- Hemp seeds/hemp oil. No, it isn’t marijuana! Hemp seeds and the oil that is cold-pressed from them, are simply the seed parts of the cannabis-sativa plant. These seeds contain a large dose of omega 6 and are completely non-psychoactive. Hemp oil provides a mild flavor when used for cooking, and the seeds are great as a snack or sprinkled on salads and green vegetables.
- Peanut butter. No more feeling guilty about those midnight spoonfuls. Peanut butter is packed with omega-6, protein, and healthy doses of vitamin E and niacin.
- Eggs. Another incredibly versatile food in terms of cooking style and method, eggs provide protein, omega-6, and riboflavin.
Once you become familiar with which foods contain omega-6 fatty acids, it’s easy to incorporate them into your meals. Many of these foods make excellent main dishes or work well as an accompaniment to other foods.
How Else Can I get Essential Fatty Acids?
It’s always a great option to get your fatty acids from the foods you eat, but sometimes your diet or food intolerances may prohibit your ability to obtain the amount of the dietary supplement you need. For instance, many nuts are great sources of omega-6, but if you have a nut allergy you won’t be able to obtain your recommended daily allowance of omega-6 from a nut or nut product.
In these cases, or if you just aren’t sure you’ll be consistent in getting your necessary vitamins, minerals, and essential fats from your food, you can turn to supplements.
Supplements can be a great way to get essential fatty acids, including C15:0, a fatty acid that evidence supports is a critical nutrient our bodies need to sustain good health. In fact, a growing body of science supports that C15:0 is the first essential fatty acid to be discovered in 90 years.*
What is C15:0?
C15:0 is an odd-chain saturated fatty acid found in whole dairy products (whole milk, full fat butter), as well as some fish and plants. C15:0 is different from even-chain saturated fats (such as C16:0) in the way your body breaks it down. Extensive studies support that odd-chain saturated fatty acids (including C15:0) are good for your body, while even-chain saturated fatty acids are associated with inflammation, type 2 diabetes, and heart disease. Unfortunately, outdated health guidelines don’t discriminate between different types of saturated fatty acids and are yet to catch up with emerging science supporting the actual health benefits of some saturated fats, like C15:0.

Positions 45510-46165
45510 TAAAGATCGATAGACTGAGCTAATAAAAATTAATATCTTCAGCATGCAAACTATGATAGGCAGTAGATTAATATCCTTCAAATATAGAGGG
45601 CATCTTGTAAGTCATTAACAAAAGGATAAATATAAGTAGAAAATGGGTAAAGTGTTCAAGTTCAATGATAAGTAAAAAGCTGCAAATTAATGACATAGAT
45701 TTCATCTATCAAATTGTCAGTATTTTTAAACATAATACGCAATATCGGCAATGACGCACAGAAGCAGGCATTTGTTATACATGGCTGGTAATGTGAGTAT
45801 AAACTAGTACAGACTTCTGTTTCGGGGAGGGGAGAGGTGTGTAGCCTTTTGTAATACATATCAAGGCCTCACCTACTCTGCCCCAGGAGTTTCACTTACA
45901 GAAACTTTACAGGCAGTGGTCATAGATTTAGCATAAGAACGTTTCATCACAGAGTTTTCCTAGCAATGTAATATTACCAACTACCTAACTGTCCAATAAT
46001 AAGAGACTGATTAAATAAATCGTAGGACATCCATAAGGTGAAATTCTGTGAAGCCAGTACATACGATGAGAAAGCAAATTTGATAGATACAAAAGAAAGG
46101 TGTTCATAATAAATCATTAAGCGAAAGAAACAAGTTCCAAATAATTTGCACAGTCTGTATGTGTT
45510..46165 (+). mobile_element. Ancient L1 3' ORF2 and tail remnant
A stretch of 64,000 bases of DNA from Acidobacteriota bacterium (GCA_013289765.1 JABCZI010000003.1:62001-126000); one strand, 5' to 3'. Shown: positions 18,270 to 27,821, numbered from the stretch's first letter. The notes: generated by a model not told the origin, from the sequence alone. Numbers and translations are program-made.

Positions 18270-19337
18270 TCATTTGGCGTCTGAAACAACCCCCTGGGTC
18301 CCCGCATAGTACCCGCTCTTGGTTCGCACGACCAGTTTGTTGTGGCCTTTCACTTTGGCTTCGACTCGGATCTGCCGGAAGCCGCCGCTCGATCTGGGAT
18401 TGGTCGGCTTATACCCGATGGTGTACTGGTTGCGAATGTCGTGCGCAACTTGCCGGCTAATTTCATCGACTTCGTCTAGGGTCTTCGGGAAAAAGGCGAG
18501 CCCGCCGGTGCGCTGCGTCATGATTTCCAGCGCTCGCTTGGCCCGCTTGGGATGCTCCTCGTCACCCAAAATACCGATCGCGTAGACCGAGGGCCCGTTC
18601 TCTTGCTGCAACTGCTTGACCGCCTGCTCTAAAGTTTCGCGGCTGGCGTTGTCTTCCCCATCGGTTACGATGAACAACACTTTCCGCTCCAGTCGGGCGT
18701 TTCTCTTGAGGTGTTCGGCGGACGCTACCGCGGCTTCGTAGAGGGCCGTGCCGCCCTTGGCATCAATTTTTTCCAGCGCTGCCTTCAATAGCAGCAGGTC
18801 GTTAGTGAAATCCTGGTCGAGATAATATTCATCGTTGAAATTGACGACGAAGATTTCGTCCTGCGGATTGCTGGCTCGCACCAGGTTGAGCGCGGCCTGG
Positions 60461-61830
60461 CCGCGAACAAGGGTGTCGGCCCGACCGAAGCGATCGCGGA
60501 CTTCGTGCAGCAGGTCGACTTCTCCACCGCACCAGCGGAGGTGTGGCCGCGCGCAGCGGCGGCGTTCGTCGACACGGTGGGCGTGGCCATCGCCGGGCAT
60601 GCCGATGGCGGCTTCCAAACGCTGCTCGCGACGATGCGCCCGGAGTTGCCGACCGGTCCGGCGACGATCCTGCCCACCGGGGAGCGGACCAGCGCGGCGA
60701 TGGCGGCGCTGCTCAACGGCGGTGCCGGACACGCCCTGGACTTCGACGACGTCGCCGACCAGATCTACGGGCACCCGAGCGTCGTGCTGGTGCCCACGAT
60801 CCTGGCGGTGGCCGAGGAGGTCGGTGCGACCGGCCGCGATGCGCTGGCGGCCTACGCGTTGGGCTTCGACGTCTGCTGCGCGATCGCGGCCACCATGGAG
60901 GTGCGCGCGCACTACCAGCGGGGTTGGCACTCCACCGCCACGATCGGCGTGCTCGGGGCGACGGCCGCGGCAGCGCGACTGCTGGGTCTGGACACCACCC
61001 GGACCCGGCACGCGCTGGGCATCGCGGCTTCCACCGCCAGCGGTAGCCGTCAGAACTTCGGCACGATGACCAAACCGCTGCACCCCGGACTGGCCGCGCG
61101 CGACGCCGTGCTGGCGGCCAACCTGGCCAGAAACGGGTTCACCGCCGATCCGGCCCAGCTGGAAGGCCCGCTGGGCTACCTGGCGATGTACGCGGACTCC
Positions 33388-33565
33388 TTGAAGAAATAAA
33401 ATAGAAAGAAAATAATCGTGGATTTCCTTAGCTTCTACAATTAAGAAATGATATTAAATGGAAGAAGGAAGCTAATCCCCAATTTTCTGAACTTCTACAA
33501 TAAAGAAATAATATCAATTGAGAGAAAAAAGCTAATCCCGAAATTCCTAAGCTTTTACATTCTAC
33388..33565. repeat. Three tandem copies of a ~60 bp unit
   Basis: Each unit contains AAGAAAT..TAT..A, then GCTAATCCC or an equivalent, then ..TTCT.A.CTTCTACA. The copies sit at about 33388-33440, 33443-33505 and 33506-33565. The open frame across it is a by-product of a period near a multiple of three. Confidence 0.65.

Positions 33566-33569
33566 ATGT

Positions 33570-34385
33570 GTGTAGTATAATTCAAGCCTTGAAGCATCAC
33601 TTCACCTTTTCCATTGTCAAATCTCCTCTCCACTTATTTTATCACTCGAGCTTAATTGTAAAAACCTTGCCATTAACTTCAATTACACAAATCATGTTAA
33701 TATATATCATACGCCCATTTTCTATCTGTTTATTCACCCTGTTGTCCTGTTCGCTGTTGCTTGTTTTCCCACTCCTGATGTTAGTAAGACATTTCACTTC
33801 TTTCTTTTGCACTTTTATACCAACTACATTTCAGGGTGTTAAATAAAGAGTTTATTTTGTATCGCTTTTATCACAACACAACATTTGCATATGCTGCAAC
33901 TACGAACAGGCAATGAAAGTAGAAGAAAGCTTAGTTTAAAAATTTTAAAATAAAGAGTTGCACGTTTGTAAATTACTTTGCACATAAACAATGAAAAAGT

C15:0 has been linked to numerous health benefits, but the most astounding property of this fatty acid appears to be its ability to support cellular health in a manner that can help protect your cells against aging-related breakdown, effectively allowing you to age on your own terms.* Here are some of the most impressive, science-backed health benefits of C15:0:*†
- C15:0 provides cell membrane support. As we age, our cell membranes can become fragile. C15:0 is a sturdy fatty acid that fortifies cell membranes to keep them resilient and functioning properly, protecting them against premature breakdown.
- C15:0 promotes mitochondrial health. You likely remember studying mitochondria in elementary school. These organelles inside your cells are the powerhouses which create cellular energy. When we age, our mitochondria become sluggish, which can leave us feeling sluggish, too. C15:0 supports mitochondrial function to keep them working (and us, energized).
- C15:0 supports balanced immunity and healthy metabolism. Getting older means our cells get out of balance, and that can leave our immunity and metabolism unbalanced too. By naturally activating receptors throughout our body that regulate immunity and metabolism (including helping us maintain healthy glucose and cholesterol levels), C15:0 can help bring our bodies back into proper balance.
How Can I Get C15:0 in My Diet?
Because we’ve spent the past four decades demonizing saturated fat, chances are you aren’t getting much C15:0 in your diet. That’s okay, there is a solution. Fatty15 is the first and only pure, powder C15:0 supplement available, and you can have it delivered right to your doorstep. Fatty15 is:
- Vegan-friendly. No animal products or byproducts, ever.
- Dietary allergen free (no dairy, soy, gluten, oil, or anything else).
- Colorless, tasteless, and odorless. Some healthy fatty acid supplements leave you with an unpleasant taste in your mouth (we’re looking at you, fish oil), but not fatty15.
- Contains one ingredient. Fatty15 contains only the pure, powder form of C15:0 (aka FA15).
- Sustainable. We care about the planet, too. Fatty15 and its packaging is sustainable, down to the bamboo lid on the reusable glass bottle.
If you’re ready to give your cells a fighting chance, Fatty15 is here to help. Age on your own terms by starting to protect your health on the cellular level.*
Eric Venn-Watson M.D.
Senior Scientist, Co-Founder
Eric is a physician, U.S. Navy veteran, and Co-founder and COO of Seraphina Therapeutics. Eric served over 25 years as a Navy and Marine Corps physician, working with the special forces community to improve their health and fitness. Seraphina Therapeutics is a health and wellness company dedicated to advancing global health through the discovery of essential fatty acids and micronutrient therapeutics.